The box opens via a flap at the top. Inside, all its contents are neatly laid out in the custom molded Styrofoam tray's compartments; ready for assembly by the end user. I am not a big fan of these Styrofoam trays, because I cringe every time I hear the squeaks -- not to mention the small white bits that end up everywhere when scraped. With out of the way, here, you will find the desk clamp, center rod, two components that make up the articulating arm, center ring, several sets of hex screws, and two hex screwdrivers. Personally, despite having used a monitor arms in the office, I have never assembled one at home before, so staring at all thirteen pounds of metal and plastic seemed a bit overwhelming at first. Logically, I turned to the included manual. However, if being Made in Taiwan is a selling point for the manufacturing quality, it is rather unfortunate the included manual comes as detrimental hint of its origin. After spending five minutes and still have no idea what it is talking about, I decided that I am better off just figuring out how everything goes together myself. As Jeremy Clarkson from Top Gear would have said, in his British accent and all, "How hard can it be?"
Now for those who realize the implications of "How hard can it be?" every time Jeremy Clarkson says it, rest be assured us here at APH Networks does not have a budget for blowing up any LCD monitors, nor were we planning on sending my desk crashing down in a spectacular manner. In other words, I will actually assemble it correctly for our review today. To start, you will need to put the clamp together. The clamp consists of two strong metal parts; simply align the upper and lower piece, and attach four screws from the inside. Next, install it to the side of your desk by securing the pair of feet below. The SilverStone ARM Two can accommodate desks as thin as 8mm all the way to surfaces as thick as 50mm, so you are pretty well covered for anything ranging from glass to thick wooden tables. I found the metal clamp to be very well made, and once installed, it is very secure. I am also pleased with the fact its wall clearance along the edge is minimal, so if your table is placed against the wall like me, you will need to increase the gap marginally, if none at all.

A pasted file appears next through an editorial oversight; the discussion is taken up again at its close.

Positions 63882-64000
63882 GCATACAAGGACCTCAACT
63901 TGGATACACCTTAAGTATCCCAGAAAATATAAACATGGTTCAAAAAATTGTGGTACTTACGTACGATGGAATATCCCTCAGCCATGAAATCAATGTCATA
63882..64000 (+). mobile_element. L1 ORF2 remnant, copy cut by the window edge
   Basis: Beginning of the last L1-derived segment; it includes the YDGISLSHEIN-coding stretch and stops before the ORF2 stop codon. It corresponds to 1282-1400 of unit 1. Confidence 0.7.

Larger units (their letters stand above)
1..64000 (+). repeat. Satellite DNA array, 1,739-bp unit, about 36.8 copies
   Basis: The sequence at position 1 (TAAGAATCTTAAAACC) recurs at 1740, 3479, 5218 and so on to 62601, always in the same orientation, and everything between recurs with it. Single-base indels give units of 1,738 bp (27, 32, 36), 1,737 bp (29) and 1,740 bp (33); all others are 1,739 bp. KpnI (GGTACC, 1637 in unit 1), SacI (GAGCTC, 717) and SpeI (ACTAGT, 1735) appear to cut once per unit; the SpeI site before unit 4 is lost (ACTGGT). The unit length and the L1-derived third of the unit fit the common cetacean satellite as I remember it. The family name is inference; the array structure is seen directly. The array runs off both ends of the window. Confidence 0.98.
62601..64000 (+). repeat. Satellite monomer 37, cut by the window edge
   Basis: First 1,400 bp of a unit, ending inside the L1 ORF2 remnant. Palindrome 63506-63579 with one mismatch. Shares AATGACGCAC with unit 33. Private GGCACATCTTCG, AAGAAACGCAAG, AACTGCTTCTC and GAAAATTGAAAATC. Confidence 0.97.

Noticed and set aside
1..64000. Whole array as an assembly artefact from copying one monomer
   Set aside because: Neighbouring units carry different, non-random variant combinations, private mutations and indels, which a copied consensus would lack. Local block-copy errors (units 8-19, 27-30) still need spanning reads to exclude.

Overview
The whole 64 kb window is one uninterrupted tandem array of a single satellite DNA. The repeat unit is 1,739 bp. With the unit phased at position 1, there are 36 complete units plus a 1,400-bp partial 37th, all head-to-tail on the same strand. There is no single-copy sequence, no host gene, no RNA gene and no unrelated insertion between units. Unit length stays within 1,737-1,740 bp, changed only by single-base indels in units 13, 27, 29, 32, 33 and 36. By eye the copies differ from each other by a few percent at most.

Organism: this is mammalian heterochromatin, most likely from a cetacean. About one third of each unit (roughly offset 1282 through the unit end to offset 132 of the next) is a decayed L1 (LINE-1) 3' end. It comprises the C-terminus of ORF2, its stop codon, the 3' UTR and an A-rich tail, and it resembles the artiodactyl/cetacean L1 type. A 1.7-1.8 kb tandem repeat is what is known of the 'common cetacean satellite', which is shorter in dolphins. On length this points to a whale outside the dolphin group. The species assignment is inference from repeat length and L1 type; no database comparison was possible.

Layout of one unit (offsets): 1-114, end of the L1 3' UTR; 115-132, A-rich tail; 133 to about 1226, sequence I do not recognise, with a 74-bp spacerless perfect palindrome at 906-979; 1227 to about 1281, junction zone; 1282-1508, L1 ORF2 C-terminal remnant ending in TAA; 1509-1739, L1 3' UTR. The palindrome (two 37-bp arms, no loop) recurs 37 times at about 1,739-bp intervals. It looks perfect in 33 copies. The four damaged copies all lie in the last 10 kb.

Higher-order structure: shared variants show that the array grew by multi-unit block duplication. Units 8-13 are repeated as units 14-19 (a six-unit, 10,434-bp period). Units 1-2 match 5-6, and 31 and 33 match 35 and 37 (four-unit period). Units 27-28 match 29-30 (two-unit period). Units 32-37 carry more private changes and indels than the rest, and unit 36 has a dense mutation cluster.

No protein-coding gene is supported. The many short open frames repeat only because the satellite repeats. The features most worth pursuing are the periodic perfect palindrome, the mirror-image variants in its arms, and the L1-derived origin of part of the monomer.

After installing the clamp, the center pole can be inserted into base. According to SilverStone, the entire setup measures in at 1000mm width, 497mm height, and 619mm depth, but this will obviously change depending on what your adjustment is. According to the photos, the included metal ring is to be inserted before the arms, but there is nothing stopping you from reversing the order like I did.
Each arm consists of two parts. At the center pole, the first section of each arm that rotates about the Y-axis -- assuming X is left and right, Y is up and down, and Z is front and back -- stacks on top of each other. It provides the user with distance adjustment on the X-Z plane, creating the first element of an articulating arm. To install, simply slide it in place, and tighten the pre-installed hex screw. Again, according to SilverStone's photos, the left arm stacks on top of the right arm, but the supposed symmetry of the ARM Two SST-ARM22SC makes this a moot point. The reason I decided to stack the right side on the left is to give my monitors a minute bit of right bias; this is based on the fact I have measured out my desk to align the base in dead center.
The second part of the arm is considerably more complex than the first. To install it, simply slide it to the end of the preceding section, as shown in the photo above. This allows rotation about the Y axis and distance adjustment on the X-Z plane like the first segment, but the spring loaded arm provides height adjustment as well. The VESA mount in the end adjusts to your monitor, and allows your screen to swivel ninety degrees in either direction, tilt up to ninety degrees back or twenty degrees forward, and rotate a full three hundred and sixty degrees. I think this is as flexible as articulating monitor arms can go, and what can I say -- I cannot ask for anything else.
Overall, the SilverStone ARM Two SST-ARM22SC's build quality is top notch. Its liberal use of aluminum and steel makes it extremely strong and lightweight. Although the Made in Taiwan manual is everything you stereotype it to be, its manufacturing and construction is definitely among the best I have seen. The fit and finish is excellent, with well designed mechanics for a simple, straightforward, and secure installation. There was not a single area where I found the ARM Two lacking in this regard.